Noriyuki Hori’s name has become synonymous with the word winner over in Hong Kong with five G1 titles in the past three years. While three of those came from the mighty Maurice in 2015 and 2016, he also won the Hong Kong Vase with Longines Dubai Sheema Classic starter Satono Crown in 2016 and the Queen Elizabeth II Cup with Dubai Turf Sponsored by DP World starter Neorealism in 2017.
In lieu of what could be another winning spring in the Far East, the top Japanese conditioner has chosen to send two of his best horses to the 2018 Dubai World Cup Carnival.
“Both of these horses prefer the distances of their Dubai races over that of the 2000m event in Hong Kong,” said Nori (pictured), who is currently world #19 (and Japan's #2) in the TRC Global Trainers' Rankings. “Neorealism is best at 1800m, while 2000m is a little long for him. Satono Crown reversely prefers 2400m to a 2000m race, which would be too short for him.”
This will be Satono Crown’s first start of 2018, coming in fresh after a much needed break. After winning in Hong Kong, he needed to prove himself on his home turf and he did just that in landing the G1 Takarazuka Kinen last June.
Autumn proved more difficult, but it wasn’t for a lack of effort, racing six times over the course of the year, with his best result being in the G1 Tenno Sho Aki, when failing by the narrowest of necks to fan favorite Kitasan Black. With his good friend Joao Moreira, who guided him to victory in the 2016 Hong Kong Vase, in the irons again on Saturday they could make it a magical evening for Japan.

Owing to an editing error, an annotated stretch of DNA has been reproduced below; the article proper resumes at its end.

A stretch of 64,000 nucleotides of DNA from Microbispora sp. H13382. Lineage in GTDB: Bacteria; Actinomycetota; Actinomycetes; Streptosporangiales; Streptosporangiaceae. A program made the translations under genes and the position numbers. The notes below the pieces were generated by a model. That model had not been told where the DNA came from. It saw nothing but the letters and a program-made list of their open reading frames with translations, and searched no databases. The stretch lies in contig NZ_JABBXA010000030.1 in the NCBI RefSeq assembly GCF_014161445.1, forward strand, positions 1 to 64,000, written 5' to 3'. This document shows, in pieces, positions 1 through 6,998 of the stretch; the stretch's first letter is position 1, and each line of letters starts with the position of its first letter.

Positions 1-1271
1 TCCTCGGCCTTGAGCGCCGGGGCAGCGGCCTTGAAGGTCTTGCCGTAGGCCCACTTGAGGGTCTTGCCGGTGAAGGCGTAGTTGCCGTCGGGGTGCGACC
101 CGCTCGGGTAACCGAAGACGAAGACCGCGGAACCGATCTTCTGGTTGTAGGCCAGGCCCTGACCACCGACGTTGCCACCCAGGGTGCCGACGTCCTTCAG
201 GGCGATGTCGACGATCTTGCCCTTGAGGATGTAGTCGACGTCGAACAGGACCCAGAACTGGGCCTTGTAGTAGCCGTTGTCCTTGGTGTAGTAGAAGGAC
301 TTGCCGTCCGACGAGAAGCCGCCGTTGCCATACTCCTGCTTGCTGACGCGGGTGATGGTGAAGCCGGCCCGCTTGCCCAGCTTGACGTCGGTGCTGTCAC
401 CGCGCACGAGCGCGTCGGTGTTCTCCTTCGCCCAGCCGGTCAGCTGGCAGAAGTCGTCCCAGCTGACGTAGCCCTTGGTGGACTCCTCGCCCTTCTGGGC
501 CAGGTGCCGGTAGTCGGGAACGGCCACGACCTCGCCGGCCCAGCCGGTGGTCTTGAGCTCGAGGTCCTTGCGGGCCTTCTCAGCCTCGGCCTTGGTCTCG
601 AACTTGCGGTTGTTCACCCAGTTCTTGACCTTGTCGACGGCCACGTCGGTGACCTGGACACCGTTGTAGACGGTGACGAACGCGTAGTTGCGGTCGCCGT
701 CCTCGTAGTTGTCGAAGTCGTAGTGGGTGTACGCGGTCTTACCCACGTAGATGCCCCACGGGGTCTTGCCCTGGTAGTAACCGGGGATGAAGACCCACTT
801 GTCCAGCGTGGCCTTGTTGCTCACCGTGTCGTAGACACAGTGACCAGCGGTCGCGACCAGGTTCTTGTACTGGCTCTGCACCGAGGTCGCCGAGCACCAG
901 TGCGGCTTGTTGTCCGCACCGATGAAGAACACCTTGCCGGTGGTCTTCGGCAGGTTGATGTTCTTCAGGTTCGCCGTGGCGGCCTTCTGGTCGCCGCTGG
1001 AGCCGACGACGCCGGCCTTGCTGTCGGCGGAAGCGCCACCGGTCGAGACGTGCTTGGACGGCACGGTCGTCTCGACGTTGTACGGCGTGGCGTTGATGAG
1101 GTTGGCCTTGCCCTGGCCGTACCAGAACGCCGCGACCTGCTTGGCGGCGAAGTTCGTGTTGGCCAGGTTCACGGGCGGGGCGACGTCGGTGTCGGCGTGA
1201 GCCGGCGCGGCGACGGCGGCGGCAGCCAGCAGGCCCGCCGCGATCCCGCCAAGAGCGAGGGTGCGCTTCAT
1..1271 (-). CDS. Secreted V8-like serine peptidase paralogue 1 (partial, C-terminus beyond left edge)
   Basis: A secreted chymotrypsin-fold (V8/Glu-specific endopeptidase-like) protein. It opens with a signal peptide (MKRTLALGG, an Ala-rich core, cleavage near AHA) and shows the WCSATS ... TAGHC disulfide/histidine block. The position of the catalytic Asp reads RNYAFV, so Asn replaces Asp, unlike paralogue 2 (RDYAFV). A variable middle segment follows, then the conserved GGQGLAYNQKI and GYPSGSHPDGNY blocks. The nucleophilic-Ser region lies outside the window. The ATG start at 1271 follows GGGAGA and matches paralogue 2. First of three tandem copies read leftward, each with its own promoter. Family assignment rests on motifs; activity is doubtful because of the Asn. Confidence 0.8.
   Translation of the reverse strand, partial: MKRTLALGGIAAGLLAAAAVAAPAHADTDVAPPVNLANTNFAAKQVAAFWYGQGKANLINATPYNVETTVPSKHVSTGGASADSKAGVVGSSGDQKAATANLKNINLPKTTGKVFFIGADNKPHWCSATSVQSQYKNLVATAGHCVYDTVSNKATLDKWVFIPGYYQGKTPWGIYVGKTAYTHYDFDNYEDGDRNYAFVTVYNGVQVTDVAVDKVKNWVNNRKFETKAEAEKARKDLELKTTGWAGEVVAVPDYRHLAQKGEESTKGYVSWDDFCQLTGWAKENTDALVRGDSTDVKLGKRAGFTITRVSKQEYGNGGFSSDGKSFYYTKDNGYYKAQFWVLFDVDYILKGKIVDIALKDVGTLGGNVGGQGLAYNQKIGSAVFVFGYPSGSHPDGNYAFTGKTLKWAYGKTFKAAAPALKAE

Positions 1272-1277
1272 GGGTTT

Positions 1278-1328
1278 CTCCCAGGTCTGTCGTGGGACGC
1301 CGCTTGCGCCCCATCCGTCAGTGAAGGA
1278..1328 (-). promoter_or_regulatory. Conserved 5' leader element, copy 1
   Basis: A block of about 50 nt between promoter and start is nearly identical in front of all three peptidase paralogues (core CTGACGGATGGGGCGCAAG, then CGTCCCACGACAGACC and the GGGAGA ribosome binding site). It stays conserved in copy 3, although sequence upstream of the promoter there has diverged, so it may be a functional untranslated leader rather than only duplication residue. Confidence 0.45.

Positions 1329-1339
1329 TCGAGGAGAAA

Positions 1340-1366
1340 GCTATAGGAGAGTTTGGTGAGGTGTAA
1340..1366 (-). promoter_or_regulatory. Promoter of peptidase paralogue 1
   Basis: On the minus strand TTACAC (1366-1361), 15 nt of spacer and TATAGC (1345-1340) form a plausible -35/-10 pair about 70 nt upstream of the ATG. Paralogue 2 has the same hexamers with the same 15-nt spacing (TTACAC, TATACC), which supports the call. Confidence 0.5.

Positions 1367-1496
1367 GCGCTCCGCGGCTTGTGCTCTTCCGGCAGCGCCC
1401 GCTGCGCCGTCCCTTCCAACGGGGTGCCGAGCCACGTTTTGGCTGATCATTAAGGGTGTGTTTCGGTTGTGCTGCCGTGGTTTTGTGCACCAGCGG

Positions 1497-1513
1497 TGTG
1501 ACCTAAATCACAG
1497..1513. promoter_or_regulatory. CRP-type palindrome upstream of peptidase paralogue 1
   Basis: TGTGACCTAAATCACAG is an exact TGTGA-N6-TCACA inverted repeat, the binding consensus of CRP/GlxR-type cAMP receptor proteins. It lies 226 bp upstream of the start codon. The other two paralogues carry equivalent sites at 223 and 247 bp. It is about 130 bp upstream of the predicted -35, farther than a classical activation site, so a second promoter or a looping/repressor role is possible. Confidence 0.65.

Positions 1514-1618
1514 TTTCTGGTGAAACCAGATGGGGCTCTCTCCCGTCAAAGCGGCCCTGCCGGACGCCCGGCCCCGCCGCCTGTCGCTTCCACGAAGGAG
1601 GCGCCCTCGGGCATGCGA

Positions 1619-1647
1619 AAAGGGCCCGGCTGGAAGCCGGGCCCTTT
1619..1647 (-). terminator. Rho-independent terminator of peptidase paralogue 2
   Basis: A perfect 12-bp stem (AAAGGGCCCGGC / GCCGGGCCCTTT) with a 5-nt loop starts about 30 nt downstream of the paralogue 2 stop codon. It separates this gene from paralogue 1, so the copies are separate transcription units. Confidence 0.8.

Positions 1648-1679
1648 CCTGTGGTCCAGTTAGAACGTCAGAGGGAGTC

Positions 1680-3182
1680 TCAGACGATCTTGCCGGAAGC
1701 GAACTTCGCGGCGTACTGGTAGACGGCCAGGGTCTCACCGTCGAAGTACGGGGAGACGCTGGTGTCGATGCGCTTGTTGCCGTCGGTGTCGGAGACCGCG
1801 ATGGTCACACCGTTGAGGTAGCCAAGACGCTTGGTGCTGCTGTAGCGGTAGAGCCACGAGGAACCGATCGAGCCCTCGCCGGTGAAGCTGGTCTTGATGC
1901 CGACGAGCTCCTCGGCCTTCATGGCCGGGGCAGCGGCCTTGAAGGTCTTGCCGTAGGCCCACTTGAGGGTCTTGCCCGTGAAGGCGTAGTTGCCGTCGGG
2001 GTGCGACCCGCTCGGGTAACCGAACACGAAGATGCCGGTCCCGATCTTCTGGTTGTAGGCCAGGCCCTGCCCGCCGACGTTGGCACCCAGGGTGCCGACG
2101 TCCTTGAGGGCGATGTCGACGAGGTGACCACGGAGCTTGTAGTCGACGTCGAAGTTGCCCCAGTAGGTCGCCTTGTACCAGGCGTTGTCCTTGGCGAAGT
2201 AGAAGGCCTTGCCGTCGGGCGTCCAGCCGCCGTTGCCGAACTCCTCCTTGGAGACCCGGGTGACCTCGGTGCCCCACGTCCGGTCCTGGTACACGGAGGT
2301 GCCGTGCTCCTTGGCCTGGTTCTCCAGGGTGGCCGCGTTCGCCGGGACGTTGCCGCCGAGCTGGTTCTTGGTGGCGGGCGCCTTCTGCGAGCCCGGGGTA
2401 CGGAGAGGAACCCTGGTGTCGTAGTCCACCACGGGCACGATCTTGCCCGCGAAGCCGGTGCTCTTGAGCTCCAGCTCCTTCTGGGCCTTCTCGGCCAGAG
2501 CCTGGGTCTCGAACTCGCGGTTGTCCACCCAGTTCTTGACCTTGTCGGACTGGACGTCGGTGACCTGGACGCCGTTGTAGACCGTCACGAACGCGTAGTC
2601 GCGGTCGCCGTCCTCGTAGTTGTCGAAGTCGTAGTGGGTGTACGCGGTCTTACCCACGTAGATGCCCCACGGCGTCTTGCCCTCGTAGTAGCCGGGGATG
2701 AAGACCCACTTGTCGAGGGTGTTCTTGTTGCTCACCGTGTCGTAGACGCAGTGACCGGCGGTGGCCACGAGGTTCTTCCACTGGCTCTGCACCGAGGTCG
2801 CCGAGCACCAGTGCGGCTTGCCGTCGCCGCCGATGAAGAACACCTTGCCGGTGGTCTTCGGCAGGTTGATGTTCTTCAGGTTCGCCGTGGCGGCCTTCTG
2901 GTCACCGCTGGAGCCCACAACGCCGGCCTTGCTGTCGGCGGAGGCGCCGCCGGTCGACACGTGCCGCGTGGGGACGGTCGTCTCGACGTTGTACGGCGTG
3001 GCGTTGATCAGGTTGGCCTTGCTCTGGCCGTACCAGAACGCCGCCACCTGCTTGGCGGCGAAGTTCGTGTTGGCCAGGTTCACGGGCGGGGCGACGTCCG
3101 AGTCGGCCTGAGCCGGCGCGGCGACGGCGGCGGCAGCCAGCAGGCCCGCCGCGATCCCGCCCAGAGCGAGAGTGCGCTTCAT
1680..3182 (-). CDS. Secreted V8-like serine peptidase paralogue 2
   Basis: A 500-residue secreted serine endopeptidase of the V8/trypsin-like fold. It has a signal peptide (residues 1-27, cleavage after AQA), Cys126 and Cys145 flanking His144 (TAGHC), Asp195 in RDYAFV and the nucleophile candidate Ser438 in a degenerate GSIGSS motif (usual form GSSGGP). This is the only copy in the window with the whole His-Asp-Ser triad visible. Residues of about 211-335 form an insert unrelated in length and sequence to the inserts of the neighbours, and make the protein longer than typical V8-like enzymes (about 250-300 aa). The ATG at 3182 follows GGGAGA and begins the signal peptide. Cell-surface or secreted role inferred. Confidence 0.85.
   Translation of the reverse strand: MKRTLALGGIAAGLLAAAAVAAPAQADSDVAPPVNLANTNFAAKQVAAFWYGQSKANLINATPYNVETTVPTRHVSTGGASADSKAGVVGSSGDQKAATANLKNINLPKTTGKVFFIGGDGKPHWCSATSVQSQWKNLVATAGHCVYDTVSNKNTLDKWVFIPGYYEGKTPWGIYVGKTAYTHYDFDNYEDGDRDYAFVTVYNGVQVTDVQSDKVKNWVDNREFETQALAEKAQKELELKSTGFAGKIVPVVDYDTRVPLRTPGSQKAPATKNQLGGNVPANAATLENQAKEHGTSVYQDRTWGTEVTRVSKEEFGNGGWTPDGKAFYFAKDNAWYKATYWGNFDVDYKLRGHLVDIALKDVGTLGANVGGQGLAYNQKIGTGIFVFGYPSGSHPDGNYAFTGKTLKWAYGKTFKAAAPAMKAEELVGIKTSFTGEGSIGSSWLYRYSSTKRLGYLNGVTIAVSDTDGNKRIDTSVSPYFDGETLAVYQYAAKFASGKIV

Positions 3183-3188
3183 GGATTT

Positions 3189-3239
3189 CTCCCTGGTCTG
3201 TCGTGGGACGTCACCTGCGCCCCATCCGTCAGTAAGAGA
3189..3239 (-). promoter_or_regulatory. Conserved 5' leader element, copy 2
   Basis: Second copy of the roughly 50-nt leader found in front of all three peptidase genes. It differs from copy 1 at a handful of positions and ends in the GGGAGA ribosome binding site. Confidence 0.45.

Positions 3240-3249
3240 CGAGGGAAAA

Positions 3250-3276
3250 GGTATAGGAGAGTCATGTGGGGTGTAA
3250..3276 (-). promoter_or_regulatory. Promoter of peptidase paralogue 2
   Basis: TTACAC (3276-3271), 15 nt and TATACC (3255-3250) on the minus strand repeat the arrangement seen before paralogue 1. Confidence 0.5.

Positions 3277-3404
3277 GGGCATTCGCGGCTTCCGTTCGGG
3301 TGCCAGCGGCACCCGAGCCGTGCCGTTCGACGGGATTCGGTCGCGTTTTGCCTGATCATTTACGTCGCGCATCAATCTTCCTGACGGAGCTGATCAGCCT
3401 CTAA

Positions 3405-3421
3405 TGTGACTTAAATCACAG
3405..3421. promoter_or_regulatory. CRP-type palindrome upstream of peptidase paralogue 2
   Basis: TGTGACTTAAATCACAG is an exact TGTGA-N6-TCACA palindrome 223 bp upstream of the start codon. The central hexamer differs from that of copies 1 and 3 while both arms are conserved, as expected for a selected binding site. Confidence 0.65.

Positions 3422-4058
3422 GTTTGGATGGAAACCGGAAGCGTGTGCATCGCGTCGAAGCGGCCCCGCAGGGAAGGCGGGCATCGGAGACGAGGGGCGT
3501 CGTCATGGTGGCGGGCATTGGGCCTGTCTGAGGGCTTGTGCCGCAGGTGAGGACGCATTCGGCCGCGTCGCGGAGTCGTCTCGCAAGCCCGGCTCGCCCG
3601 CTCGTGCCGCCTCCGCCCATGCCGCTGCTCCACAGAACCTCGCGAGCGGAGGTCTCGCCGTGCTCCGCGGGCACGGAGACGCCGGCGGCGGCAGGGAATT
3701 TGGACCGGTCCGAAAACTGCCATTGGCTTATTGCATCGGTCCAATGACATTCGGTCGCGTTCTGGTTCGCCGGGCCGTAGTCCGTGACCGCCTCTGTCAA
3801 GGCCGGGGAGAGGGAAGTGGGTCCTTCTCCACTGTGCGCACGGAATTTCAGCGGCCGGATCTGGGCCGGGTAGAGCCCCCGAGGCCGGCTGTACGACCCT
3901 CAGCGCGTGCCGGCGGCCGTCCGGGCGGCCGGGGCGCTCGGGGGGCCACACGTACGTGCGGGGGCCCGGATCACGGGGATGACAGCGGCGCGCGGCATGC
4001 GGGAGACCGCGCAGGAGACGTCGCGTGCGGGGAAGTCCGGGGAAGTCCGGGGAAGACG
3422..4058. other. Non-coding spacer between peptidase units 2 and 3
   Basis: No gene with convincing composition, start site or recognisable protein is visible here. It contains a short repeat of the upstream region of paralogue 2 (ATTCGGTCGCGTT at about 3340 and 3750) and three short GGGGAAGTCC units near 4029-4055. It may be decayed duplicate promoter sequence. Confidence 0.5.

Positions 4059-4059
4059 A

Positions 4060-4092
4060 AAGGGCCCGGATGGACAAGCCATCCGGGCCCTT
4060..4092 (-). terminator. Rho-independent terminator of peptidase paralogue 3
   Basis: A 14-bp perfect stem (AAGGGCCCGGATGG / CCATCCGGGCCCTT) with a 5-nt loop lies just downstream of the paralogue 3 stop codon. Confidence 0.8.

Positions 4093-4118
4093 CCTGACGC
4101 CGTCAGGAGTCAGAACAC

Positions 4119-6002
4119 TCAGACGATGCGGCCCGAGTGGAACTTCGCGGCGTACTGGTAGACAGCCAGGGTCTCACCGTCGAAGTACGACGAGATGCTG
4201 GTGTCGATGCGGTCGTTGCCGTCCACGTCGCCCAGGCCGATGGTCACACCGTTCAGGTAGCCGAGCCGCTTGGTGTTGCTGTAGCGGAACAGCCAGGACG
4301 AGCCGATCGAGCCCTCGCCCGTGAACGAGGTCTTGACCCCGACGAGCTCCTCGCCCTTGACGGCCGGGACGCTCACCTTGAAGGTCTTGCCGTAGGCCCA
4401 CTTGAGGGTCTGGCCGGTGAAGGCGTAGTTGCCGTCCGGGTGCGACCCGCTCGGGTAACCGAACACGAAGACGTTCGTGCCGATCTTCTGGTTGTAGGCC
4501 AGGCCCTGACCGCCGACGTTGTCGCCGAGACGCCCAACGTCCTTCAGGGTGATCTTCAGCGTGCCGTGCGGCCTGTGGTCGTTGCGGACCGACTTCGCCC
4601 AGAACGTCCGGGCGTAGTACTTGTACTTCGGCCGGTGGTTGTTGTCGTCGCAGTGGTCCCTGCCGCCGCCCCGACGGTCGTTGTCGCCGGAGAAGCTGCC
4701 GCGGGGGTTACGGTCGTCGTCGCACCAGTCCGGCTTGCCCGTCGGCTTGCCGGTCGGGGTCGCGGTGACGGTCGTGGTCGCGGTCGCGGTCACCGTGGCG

Brazilian Moreira will also be aboard Neorealism, having also steered him to third in the Hong Kong Cup last December, when the son of Neo Universe failed to settle during much of the race
This will be Hori’s fourth go at a Dubai title, having made his first appearance with Dark Shadow in 2012 and going close with Golden Barows in the 2015 UAE Derby.
He went into the 2016 Longines Dubai Sheema Classic with the second favorite Duramente and with all likelihood it could have been the year for him to finally go home with the gold, but the racing gods had other ideas.
The usually temperamental Duramente not only head-butted his trainer but most importantly lost a shoe during the post parade. After a failed attempt to get a new shoe on in time for the race, he had to run with only three shoes but still managed to finish a game second to Postponed, losing out by only two lengths.
There are a lot of what-ifs surrounding that race and the success that might have been if things had gone as planned.
“I learned a lot from my past experiences in Dubai, all of which I will be using this weekend,” Hori said. “I am always looking for a challenge, and I’ve seen just how competitive Dubai can be.”
If all goes well this weekend, this young and talented trainer will be adding Dubai to his growing list of international successes.